Know of a state where policy might be moving on energy storage? Or a lawmaker interested in the potential for storage to improve people’s lives? Union of Concerned Scientists (UCS) new policy brief, “How to ensure energy storage policies are equitable,” offers a policy roadmap for clean energy champions to design ways to stimulate greater deployment of energy storage—in ways that put the needs and interests of communities first. Read more >
December 13, 2019 11:19 AM EDT
December 10, 2019 10:09 AM EDT
After hundreds of pages of expert testimony (including testimony from UCS), thousands of public comments, and two rounds of legal briefing, a Michigan Public Service Commission (MPSC) administrative law judge will issue a recommended decision later this month on whether DTE’s integrated resource plan should be rejected, modified, or approved. UCS and numerous other stakeholders are urging the MPSC to reject DTE’s flawed resource plan and direct the company to redo its analysis. Here’s why. Read more >
December 5, 2019 1:56 PM EDT
This is the fourth of a four-part blog series on East Boston, a Controversial Substation, and Opportunities for a Clean Energy Transition.
In recent weeks via this blog we have explored a proposal from Boston-area electric utility Eversource to locate a risky high-voltage substation in a densely populated neighborhood in East Boston. We have covered the characteristics of East Boston and the range of environmental justice issues it faces, the community’s concerns around the project, and our own analysis of a local clean energy alternative.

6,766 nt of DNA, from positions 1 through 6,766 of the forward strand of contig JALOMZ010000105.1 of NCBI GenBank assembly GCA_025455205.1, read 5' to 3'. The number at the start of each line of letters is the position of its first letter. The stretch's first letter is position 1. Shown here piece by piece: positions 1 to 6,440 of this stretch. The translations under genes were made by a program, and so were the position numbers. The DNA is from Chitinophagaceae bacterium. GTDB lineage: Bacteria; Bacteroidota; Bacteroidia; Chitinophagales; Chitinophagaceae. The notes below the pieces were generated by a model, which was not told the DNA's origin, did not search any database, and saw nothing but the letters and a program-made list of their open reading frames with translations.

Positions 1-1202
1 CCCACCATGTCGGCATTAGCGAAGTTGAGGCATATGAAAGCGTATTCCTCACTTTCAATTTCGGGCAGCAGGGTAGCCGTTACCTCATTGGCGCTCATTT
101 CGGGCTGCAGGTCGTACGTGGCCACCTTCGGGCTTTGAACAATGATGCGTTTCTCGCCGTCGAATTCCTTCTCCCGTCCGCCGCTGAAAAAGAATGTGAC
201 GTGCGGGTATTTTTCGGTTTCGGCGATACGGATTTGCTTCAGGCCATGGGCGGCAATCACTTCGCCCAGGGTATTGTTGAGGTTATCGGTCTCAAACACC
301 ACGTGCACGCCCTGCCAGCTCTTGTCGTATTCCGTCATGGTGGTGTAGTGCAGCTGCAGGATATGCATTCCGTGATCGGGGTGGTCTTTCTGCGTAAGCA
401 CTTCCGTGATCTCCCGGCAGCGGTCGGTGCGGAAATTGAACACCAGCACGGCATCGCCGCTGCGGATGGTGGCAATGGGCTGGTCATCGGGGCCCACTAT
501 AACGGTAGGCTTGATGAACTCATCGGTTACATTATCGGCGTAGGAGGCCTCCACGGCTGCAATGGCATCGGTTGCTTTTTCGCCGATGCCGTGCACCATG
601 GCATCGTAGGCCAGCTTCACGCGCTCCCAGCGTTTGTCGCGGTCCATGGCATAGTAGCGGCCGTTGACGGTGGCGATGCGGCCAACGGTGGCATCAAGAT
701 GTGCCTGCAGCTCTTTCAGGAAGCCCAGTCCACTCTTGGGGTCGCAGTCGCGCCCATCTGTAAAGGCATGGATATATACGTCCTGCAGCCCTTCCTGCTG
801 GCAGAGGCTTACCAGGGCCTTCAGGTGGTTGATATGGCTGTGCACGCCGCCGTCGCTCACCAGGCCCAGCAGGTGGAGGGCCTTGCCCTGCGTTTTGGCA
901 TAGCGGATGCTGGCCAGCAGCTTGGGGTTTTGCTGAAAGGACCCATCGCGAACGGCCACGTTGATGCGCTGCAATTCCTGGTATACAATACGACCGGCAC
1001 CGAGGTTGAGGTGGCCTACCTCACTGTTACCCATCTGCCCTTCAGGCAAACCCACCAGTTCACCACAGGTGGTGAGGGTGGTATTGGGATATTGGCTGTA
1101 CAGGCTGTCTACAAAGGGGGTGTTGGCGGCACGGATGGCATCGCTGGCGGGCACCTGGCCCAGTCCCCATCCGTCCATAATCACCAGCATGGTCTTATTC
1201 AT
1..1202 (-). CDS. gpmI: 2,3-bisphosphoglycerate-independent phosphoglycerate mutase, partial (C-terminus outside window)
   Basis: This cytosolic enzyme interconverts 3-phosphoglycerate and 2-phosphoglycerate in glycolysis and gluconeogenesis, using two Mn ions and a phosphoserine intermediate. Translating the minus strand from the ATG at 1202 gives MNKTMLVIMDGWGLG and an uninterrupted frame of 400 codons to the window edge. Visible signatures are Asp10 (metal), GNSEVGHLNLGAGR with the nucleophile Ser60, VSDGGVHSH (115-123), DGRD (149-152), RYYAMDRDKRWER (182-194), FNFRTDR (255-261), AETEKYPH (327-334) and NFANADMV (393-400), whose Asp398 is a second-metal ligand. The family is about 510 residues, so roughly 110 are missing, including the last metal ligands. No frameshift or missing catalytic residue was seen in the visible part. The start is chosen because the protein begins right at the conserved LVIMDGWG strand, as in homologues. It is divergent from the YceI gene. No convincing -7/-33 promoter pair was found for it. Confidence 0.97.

This blog post is aimed at the decision-makers who are tasked with determining the wisdom of allowing the project to proceed, or of requiring more information and a more reality-based exploration of risks and opportunities. Below is an open letter from Juan Ramos, a Union of Concerned Scientists colleague and a resident of East Boston, asking the Massachusetts Energy Facilities Siting Board (EFSB) to listen to the people of East Boston; to base their decision on up-to-date, transparent, and sufficient data; and not to approve the current substation proposal from Eversource. Add your name to this open letter! Read more >
November 25, 2019 10:15 AM EDT
California is a national leader in clean energy generation, but to fully transition away from fossil fuels in the electric sector, the state will need to expand its focus beyond energy and start taking a hard look at capacity.
California has a resource adequacy program, which ensures that the state has enough electricity generating capacity at the ready to keep the grid reliable year-round. Up until now, the data about the types of resources (natural gas plants, solar, energy storage, etc.) being used to satisfy those reliability requirements has not been publicly available. But at the urging of UCS and other organizations, that information is now being made public.
So now the numbers are in, and they paint a startling picture of California’s continued reliance on natural gas. After taking you through the numbers, I’ll talk about some of the solutions we already have and the ones we might still need.
Sit down, folks. This will take your (energy nerd) breath away.
November 21, 2019 11:45 AM EDT
This is the third of a four-part blog series on East Boston, a Controversial Substation, and Opportunities for a Clean Energy Transition.
Right now, utilities and other key actors in the energy sector are making critical decisions that could have implications far into our future. These decisions will either enable a transition to local clean energy or lock us in for decades to expensive, traditional, and centralized energy models.
One such decision is playing out in East Boston, as the Massachusetts Energy Facilities Siting Board (EFSB) considers a proposal from Eversource to locate a substation in the densely populated Eagle Hill neighborhood. Read more >